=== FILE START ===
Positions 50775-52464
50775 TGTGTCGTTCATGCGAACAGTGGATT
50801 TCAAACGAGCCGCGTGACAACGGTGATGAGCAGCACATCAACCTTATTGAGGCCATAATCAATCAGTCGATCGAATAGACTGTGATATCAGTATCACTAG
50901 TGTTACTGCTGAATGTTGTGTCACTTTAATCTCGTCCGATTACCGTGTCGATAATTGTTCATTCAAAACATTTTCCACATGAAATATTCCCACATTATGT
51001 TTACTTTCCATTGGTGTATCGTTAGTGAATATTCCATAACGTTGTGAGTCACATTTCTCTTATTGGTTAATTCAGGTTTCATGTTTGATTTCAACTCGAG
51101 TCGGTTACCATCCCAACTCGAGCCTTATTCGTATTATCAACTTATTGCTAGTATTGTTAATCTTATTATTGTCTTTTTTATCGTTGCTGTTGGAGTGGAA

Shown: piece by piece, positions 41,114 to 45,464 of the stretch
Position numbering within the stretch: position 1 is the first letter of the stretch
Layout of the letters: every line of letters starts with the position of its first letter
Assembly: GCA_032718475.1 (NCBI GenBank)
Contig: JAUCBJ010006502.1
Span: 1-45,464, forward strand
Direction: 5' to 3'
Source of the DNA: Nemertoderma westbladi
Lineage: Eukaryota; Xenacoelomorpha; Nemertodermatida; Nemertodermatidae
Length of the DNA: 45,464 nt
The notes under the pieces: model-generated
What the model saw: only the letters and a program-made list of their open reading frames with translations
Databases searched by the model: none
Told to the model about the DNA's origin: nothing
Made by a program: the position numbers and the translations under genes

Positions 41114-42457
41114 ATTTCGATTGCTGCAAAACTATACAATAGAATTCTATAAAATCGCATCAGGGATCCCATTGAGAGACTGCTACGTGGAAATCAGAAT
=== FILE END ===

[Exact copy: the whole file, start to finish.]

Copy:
Positions 50775-52464
50775 TGTGTCGTTCATGCGAACAGTGGATT
50801 TCAAACGAGCCGCGTGACAACGGTGATGAGCAGCACATCAACCTTATTGAGGCCATAATCAATCAGTCGATCGAATAGACTGTGATATCAGTATCACTAG
50901 TGTTACTGCTGAATGTTGTGTCACTTTAATCTCGTCCGATTACCGTGTCGATAATTGTTCATTCAAAACATTTTCCACATGAAATATTCCCACATTATGT
51001 TTACTTTCCATTGGTGTATCGTTAGTGAATATTCCATAACGTTGTGAGTCACATTTCTCTTATTGGTTAATTCAGGTTTCATGTTTGATTTCAACTCGAG
51101 TCGGTTACCATCCCAACTCGAGCCTTATTCGTATTATCAACTTATTGCTAGTATTGTTAATCTTATTATTGTCTTTTTTATCGTTGCTGTTGGAGTGGAA

Shown: piece by piece, positions 41,114 to 45,464 of the stretch
Position numbering within the stretch: position 1 is the first letter of the stretch
Layout of the letters: every line of letters starts with the position of its first letter
Assembly: GCA_032718475.1 (NCBI GenBank)
Contig: JAUCBJ010006502.1
Span: 1-45,464, forward strand
Direction: 5' to 3'
Source of the DNA: Nemertoderma westbladi
Lineage: Eukaryota; Xenacoelomorpha; Nemertodermatida; Nemertodermatidae
Length of the DNA: 45,464 nt
The notes under the pieces: model-generated
What the model saw: only the letters and a program-made list of their open reading frames with translations
Databases searched by the model: none
Told to the model about the DNA's origin: nothing
Made by a program: the position numbers and the translations under genes

Positions 41114-42457
41114 ATTTCGATTGCTGCAAAACTATACAATAGAATTCTATAAAATCGCATCAGGGATCCCATTGAGAGACTGCTACGTGGAAATCAGAAT